Although Beyond Therapy defies easy summary, one of its larger philosophical themes is the notion of control. Many aspects of our selves are obviously not directly under our conscious control: our memories, our genetic constitution, our physical appearance. What would it mean to think of our own identities, and those of our children, as objects to be shaped and molded? Once we begin thinking of something as an object of control, it begins to look different to us: less like nature and more like art, less a gift than a project. For example, when parents are allowed to choose the genotype of their children—not to prevent disabling illnesses but to satisfy their vision of the child that they want—procreation begins to look uncomfortably like manufacturing and children like products. Beyond Therapy warns of the dangers of seeing our children as instruments of our own desires. "A man and a woman do not produce or choose a particular child, as they might buy a particular brand of soap," writes the council. "Rather, they stand in relation to their child as recipients of a gift. Gifts and blessings we learn to accept as gratefully as we can." (Controlling the genotype of a child may sound like science fiction, but in at least one way, it is already here; some IVF clinics allow parents to choose the sex of their children.)
The council also recognizes that today we are encouraged to use medical technology not merely to improve ourselves but to alter our identities. For the most part, we embrace this possibility. This is America, after all, where self-invention is a way of life. If there were something inherently wrong with self-transformation, we would have to give up on, for example, the idea of rehabilitating criminals. The issue is not whether self-transformation is wrong but under what circumstances it has a moral cost. How would I change as a person if I routinely used psychopharmacology to blunt my memory of trauma and my experience of grief? To what extent is a personality produced and maintained by psychopharmacology my own personality?
Is the council ideologically stacked? The answer isn't as simple as the press has suggested. According to council transcripts, one of the dismissed members, Elizabeth Blackburn, has missed about half of the council's meetings. The other, William May, has issued a statement saying that he had joined the council with the expectation that he would leave when his two-year term had expired. Yet the council does have ties that cannot help but inflame the most paranoid liberal suspicions—for example, to the Ethics and Public Policy Center. The EPPC publishes the journal the New Atlantis, whose editors include council staffers Eric Cohen and Yuval Levin and which has published the work of a number of council members. Until 2001, the EPPC was led by Elliott Abrams, the former Reagan administration official convicted of lying to Congress during the Iran-Contra affair, making the EPPC not merely a right-leaning think tank but one of the rare ethics institutes to be directed by a convicted felon.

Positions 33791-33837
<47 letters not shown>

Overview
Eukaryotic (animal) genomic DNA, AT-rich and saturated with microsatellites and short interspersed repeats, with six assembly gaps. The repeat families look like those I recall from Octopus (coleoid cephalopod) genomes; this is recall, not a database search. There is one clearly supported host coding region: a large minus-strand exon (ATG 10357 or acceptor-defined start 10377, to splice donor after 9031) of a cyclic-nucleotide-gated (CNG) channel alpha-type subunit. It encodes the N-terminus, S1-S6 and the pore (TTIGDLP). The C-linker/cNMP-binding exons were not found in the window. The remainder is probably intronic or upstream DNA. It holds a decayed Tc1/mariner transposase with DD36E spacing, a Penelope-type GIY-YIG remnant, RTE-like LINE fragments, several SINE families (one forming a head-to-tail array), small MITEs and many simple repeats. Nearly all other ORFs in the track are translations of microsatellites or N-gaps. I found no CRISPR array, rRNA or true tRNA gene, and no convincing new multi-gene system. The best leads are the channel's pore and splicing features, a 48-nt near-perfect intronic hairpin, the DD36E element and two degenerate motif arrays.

The critical ideological divide may be less right versus left than techno-skepticism versus techno-enthusiasm. Americans tend to embrace technology, but it is worth remembering that the history of technology is not one of allayed progress. It is also the history of what Edward Tenner has called "the revenge of unintended consequences"—sophisticated car alarms that erupt so often that nobody trusts them, paperless offices that generate more paper than ever before, kudzu vines introduced to prevent soil erosion that wind up choking trees and enveloping entire farms. When we ourselves become the objects of technological control, the stakes multiply dramatically. As the council understands, we need to approach that prospect not just with caution but with humility.
Carl Elliott is a professor at the Center for Bioethics at the University of Minnesota and author of White Coat, Black Hat: Adventures on the Dark Side of Medicine.